My brain synapses trigger in rapid-fire succession. Honda reliability, check. All-wheel drive, check. Larger safer size, check. Being sold by a trusted party, check. But what about "The Plan?" It was only January and "the K-man" didn't need wheels for another 5 months! Then I thought to myself, no worries. The seller is probably asking way too much for the Honda and I bet is has 200K on the clock. So, I call Steve to get the skinny on the big red box-of-a-car on his lot (a now very trendy vehicle style). Turns out the car belonged to his niece who graduated college and moved out of town a few months back. Since it was no longer needed, Steve's brother-in-law wanted to get it out if his driveway. So, the "why it's on the market" side of the equation made solid sense. Steve, being the car's caretaker, had years of documented serviced records, so the mechanical history checked out as well. As did the mileage; this '05 Element had logged a low 78K in the past 9 years. Best of all, it was priced several thousand under book value.
So, without a single online search, I jumped on it and in early January the "Kylemobile" was added to our stable of vehicles. Best of all, I'm now experiencing a "Holy Grail" moment of my own. I waxed the jet black paint on my 135i, carefully rolled on the car cover, and parked her in the garage, because, for the first time in my life, I officially have a "winter beater!" At least, until Cinco de Mayo rolls around.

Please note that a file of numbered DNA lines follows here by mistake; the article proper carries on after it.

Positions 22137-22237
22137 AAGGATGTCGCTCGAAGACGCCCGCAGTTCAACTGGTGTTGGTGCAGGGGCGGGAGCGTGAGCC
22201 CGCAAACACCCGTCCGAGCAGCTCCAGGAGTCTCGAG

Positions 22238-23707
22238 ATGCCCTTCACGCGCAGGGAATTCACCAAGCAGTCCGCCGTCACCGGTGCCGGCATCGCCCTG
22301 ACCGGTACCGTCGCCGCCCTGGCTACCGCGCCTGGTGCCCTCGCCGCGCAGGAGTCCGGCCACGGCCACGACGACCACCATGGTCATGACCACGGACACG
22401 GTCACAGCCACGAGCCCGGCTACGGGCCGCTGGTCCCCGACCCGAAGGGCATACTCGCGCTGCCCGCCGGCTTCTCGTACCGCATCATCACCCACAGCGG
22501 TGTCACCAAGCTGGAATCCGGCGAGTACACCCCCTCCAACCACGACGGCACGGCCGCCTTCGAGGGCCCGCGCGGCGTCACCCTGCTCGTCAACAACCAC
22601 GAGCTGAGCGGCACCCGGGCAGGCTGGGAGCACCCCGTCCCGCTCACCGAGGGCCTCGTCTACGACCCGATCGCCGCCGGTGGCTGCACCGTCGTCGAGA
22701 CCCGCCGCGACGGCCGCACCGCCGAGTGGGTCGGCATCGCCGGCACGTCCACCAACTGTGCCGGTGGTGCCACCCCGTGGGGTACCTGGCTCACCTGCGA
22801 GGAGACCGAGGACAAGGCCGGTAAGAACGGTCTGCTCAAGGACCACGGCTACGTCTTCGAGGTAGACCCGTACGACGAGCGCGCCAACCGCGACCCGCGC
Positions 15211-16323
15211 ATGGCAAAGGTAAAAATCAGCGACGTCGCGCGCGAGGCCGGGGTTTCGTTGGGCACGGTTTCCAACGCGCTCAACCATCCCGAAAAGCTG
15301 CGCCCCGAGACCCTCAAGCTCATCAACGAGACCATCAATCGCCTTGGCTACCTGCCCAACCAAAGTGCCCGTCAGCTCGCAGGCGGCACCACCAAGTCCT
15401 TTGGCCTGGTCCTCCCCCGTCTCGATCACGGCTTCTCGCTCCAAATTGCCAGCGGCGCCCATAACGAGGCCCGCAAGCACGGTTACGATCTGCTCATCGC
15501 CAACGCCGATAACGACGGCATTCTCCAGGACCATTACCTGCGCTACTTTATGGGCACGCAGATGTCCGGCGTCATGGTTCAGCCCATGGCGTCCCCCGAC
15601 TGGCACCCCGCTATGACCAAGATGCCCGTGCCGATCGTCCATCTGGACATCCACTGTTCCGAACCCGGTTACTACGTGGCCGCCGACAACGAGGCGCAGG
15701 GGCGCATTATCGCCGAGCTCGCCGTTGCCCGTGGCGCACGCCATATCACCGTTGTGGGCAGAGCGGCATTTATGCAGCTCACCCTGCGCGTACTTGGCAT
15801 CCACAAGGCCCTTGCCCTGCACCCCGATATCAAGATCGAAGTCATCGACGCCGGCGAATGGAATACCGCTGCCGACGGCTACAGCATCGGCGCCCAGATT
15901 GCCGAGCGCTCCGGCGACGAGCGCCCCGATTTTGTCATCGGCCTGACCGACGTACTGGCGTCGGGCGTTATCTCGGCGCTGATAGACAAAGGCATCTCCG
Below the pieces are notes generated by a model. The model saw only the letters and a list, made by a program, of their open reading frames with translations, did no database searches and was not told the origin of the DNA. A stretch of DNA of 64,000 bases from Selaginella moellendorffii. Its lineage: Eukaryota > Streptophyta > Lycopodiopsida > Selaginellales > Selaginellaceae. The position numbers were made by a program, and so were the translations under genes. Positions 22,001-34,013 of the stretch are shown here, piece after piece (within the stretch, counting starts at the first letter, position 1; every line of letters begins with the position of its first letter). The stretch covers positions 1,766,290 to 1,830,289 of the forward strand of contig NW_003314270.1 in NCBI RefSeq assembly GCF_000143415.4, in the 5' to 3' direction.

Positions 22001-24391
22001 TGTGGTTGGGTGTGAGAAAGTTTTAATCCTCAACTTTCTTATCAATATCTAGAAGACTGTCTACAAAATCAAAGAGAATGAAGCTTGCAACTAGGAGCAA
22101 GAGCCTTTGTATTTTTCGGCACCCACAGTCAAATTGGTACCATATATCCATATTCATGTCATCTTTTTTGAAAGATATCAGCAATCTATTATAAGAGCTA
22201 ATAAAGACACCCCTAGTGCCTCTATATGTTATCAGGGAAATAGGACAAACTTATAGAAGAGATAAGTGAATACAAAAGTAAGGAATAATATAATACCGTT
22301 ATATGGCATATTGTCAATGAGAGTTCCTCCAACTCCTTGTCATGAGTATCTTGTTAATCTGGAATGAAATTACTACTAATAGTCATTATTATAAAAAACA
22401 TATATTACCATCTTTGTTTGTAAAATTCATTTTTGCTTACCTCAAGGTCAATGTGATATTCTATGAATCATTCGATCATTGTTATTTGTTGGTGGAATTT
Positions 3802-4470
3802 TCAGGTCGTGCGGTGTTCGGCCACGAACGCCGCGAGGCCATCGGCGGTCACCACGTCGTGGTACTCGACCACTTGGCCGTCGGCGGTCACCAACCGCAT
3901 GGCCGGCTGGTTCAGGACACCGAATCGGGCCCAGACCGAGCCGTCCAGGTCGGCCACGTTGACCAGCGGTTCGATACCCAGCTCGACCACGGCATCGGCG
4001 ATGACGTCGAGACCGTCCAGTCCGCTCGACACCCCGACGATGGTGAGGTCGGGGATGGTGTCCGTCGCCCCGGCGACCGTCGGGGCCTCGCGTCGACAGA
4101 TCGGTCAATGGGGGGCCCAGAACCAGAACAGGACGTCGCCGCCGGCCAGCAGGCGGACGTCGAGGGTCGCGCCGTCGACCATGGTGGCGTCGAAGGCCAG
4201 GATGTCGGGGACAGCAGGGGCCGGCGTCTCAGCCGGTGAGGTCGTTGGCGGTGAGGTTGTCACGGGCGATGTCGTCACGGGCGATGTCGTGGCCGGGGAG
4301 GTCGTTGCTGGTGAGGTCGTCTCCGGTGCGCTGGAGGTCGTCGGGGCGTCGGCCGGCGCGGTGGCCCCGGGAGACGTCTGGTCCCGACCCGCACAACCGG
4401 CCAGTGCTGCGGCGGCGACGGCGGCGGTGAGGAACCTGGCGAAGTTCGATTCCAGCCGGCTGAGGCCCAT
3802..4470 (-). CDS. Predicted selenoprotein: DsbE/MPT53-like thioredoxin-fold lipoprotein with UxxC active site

Well it’s racing season, 2014
Submitted by Bob Perritt
Finally, the race season is about to begin in our region! Or is it? I know I should have done the ice racing at Mosport (Canada). Looks like those conditions might be here for the start of the season. How does one practice for that? Easy, buy a beater 5-speed for the winter and have a blast! Oops, my beater turned into a Chumpcar this winter. Anyone selling a '94 or '95 BMW, let me know. Wait! Well, maybe. Yes, I'm an addict. Can't have too many BMW's (four), but one's mama's car; that is, it's a street car—for now (ha-ha!)
We weren't able to make Winterfest Sebring this year (close to being ready, but not quite). We were actually installing new suspension in #57 along with a few other things—you know, that off-season stuff. Working on the car is fun but driving is so much better, so missing track time, we do the next best thing: IRacing!